Gethyn Hewan, Headmaster, 1951–1963

Born in England, Gethyn Elliott Hewan was educated at Marlborough College, Wiltshire, being taught by Cranbrook’s third Headmaster, Brian Hone, in 1934 and 1935. He then went to the University of Cambridge where he graduated MA (Hons) majoring in mathematics and in 1938 was awarded the Andrew Mellon Fellowship at Yale University, USA. Whilst at Cambridge, he was awarded Blues in hockey and cricket.

At the outbreak of World War II in 1939, Hewan returned to England and joined the Royal Horse Artillery as an officer, serving at Tobruk in North Africa and being mentioned in despatches. In 1945, Hewan was appointed as a Mathematics Master at Wellington College, Berkshire, England. He was also a House Tutor and took an active part in cricket, hockey and football.

Cranbrook’s third Headmaster, Brian Hone, had strongly recommended Hewan to Cranbrook's School Council as his successor, Hewan having been one of his students at Marlborough College. Hewan was offered the position of Headmaster in November 1950 and arrived in Australia in April 1951. Gethyn Hewan has been described as a man of strong character and commendable scholastic and sporting abilities, while possessing youthful keenness and enthusiasm. The day after his arrival at Cranbrook, Hewan played in an invitation cricket match and scored 80 runs.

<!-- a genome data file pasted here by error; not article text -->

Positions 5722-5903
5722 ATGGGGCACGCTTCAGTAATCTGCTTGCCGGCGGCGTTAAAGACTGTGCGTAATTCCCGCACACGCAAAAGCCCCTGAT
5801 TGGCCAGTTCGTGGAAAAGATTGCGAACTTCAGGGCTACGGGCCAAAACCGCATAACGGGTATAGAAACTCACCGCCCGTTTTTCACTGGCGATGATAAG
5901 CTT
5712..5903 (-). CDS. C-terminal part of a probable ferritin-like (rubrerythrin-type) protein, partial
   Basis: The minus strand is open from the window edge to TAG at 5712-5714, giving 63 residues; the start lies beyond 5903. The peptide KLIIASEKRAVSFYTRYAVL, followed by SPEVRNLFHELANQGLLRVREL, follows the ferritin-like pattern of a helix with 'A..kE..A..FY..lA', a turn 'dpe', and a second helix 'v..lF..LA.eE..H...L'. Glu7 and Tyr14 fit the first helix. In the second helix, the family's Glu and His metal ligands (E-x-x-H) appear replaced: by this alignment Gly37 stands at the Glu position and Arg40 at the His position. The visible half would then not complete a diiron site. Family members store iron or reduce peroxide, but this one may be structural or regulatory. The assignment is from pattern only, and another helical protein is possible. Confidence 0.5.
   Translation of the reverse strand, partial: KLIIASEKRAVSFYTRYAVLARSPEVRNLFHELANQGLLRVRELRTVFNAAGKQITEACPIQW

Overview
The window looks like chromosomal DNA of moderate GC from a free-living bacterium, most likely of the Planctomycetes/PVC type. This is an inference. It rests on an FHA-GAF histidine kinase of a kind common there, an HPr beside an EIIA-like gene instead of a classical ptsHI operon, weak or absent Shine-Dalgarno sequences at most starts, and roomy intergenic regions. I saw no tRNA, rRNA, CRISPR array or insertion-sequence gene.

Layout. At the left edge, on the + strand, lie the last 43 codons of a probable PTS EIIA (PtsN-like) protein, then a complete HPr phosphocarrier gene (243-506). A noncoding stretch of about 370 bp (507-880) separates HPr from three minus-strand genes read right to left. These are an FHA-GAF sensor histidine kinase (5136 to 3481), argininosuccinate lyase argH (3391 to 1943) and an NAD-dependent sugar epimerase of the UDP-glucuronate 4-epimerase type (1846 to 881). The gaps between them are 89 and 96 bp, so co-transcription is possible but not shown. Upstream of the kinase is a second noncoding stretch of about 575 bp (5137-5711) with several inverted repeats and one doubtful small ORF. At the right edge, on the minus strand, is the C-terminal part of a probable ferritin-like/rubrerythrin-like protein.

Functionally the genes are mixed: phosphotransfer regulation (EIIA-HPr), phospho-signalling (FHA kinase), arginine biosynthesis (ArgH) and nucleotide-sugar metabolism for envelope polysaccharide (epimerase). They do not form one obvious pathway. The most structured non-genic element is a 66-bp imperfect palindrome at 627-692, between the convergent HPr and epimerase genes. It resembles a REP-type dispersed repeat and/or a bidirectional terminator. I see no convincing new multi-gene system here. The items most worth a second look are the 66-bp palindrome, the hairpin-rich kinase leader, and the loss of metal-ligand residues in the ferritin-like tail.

Many of Hewan’s philosophies mirrored those of Hone: the advantages of the House system, pastoral care, and experience in a wide range of extra-curricular activities (such as music, art, drama and debating). He was a founding member of the Australian College of Education and strongly supported the Outward Bound movement. Hewan oversaw the building of the War Memorial Hall in 1953, Dickins House in nearby Rose Bay in 1959 as the Cranbrook Preparatory School, and the Science Building which was opened in 1962.

Whilst living for twelve years in Sydney, Hewan was an outstanding golfer, being eight times winner of the Royal Sydney Golf Championship. He was also a trout fisherman of great skill and a skiier of some ability. He was even a clever conjurer.

Hewan resigned as Headmaster from the end of Term 1, 1963, recommending the Head of Science, Mark Bishop to the position of Headmaster. He returned to England, where he taught for several schools and became the secretary of a golf club.



Thomas, D and McAndrew, M, Born in the Hour of Victory, 1998.

Child, A C, Cranbrook: The First Fifty Years, 1968.

S122, The Cranbrookian, May, 1951, p 4.

S122, The Cranbrookian, May, 1963, pp 4–7.

S122, The Cranbrookian, December, 1988, pp 13–14.